He wasn’t smiling because he scored 20 points and was the leading scorer on the Lakers for much of the game.
He wasn’t smiling because the D-League MVP trophy he was given before the game was sitting right behind him, placed in a cardboard box that looked like it had just been shipped to him overnight.
And he wasn’t smiling because Metta World Peace was teasing him about being surrounded by dozens of reporters and cameras.
He was smiling because he was simply sitting in an NBA locker room again.
Not bad for a guy who went from making about $475,000 last season to borrowing money from his college girlfriend to pay his bills last month.
“I’m broke,” Goudelock said. “I’m cool. Nobody would know that I’m broke. I just come here with a smile on my face.”
It’s an unusual confession for an NBA player starting in the playoffs to make, but Goudelock wasn’t even in the league two weeks ago.
Goudelock, who was a second-round draft pick of the Lakers in 2011, was cut Oct. 27 prior to the season opener. He ended up being drafted by the Sioux Falls Skyforce of the D-League and later traded to the Rio Grande Valley Vipers, where he averaged 21.4 points and won the D-League MVP, an award he didn’t even know existed before he won it.
Less than two weeks ago, the Lakers signed him for the final two games of the regular season and playoffs after Kobe Bryant ruptured his Achilles tendon.
“This business just keeps getting crazier,” Goudelock said. “I wouldn’t think I’d be here two weeks ago. Nothing happens the way it’s supposed to happen. This is a great opportunity, going from the D-League a week and a half ago to starting in the playoffs. It shows you the nature of the business.”
Business wasn’t so good for Goudelock after being cut by the Lakers. Despite playing well in front of dozens of fans in cities like Bakersfield, Calif.; Canton, Ohio; and Erie, Pa., Goudelock was living paycheck to paycheck after finishing up his rookie salary.
“I was so broke I had to borrow money,” he said. “I’ve had the same girlfriend since college, and I had to call her to give me money and she’s still in college, but I didn’t have any other choice. I didn’t want to call my parents. I’m too old for that. Some days I couldn’t even eat, and she sent me money. It’s definitely an experience I’m going to tell my kids about.”
Goudelock made about $1,200 every two weeks while he was in the D-League, and his per diem was $40. Before the Lakers left for San Antonio for a four-day trip, his per diem was slightly different.
“When I got my per diem, I was the happiest guy in the world. It was $500!” Goudelock said. “I took that! That’s like half my check in the D-League. … You go to the D-League, and you basically lose money. I used to tell people I might as well work at Burger King or do something else, but it all pays off.”
Goudelock didn’t want to bother his parents with monetary requests while he was struggling this season, but after he called to let them know he would be starting Friday, they surprised him at the game by getting on the first flight they could from Atlanta to Los Angeles.
“It took them a lot of money to come here, but I’m glad they’re here,” Goudelock said. “I’m glad they got to see me play.”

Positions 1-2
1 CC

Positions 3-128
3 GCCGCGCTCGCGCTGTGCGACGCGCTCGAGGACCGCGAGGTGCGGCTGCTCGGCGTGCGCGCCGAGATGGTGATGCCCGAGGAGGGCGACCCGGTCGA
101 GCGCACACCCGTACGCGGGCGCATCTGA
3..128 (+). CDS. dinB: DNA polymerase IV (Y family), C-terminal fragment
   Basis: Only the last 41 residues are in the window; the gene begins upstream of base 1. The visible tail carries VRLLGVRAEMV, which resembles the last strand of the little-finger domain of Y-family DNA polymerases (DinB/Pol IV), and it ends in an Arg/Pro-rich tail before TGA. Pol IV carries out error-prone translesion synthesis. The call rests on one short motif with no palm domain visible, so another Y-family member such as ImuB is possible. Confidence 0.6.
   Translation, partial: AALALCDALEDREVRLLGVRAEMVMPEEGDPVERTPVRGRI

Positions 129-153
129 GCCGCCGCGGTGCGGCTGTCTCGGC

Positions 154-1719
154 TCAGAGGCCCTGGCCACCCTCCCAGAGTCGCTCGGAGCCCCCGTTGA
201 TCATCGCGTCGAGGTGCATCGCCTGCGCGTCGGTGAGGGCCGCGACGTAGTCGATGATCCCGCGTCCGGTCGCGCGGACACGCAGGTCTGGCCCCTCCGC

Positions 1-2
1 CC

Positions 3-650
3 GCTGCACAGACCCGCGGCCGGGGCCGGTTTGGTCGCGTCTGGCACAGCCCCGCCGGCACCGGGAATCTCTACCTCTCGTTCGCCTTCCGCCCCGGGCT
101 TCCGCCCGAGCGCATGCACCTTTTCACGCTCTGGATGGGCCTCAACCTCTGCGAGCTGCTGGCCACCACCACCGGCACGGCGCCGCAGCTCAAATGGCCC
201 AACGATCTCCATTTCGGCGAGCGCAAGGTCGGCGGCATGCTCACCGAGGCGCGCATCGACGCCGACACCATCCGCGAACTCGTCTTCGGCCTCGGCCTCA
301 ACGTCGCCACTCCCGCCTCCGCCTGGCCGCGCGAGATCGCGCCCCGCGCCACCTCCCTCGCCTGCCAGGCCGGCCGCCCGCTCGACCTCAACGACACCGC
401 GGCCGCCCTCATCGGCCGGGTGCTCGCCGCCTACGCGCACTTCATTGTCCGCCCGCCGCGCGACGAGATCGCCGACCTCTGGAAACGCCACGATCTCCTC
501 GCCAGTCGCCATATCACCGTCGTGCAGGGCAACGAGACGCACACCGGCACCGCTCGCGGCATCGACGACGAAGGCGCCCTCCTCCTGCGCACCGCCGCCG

As Goudelock talked about his experiences on the road, on buses and sleeping on floors, he smiled again as he looked across the locker room at Darius Morris. He and Morris were both selected in the second round of the 2011 NBA draft by the Lakers, five picks apart, but didn’t want to have anything to do with each other when they both got to Los Angeles.
“We really didn’t like each other,” Goudelock said. “We would compete all the time, and we ended up being real good friends. We never thought this would happen.”
No one thought this would happen. Bryant’s injury might have brought Goudelock back to Los Angeles, but injuries to Steve Nash, Steve Blake and Jodie Meeks catapulted him and Morris into the starting lineup Friday. Goudelock had 20 points and three steals while Morris added 24 points and six assists.
“Every time we look at each other we say this is crazy,” Goudelock said. “When we first got here, I don’t even think we spoke to each other. It was a completion thing. In training camp, I said that’s the enemy, but as time went on, we were doing this together and we got really, really close.
"When I was in the D-League, he would text me and call me and ask me about certain situations. He had my back just like I had his. I’m just glad that we get this opportunity to go out and play together.”
This was certainly not the way Goudelock and Morris wanted to get their moment in the playoff spotlight. They began the season as third stringers in a backcourt behind Bryant, Nash, Meeks and Blake, but if this season has taught them anything, it’s that nothing ever goes exactly the way you plan it. Goudelock wouldn’t have it any other way.
"For a guy like me, I've been through so many different types of situations, and it seems like I'm always the one that gets the short end of the stick,” he said. “But, you know, I always just try to keep a smile on my face, keep my head up, and you know you're always going to be where you're supposed to be. If you're working hard, if you're really working hard and you want something, you're going to get there. Nobody is going to be able to stop you from getting there whether you get the short end of the stick or not."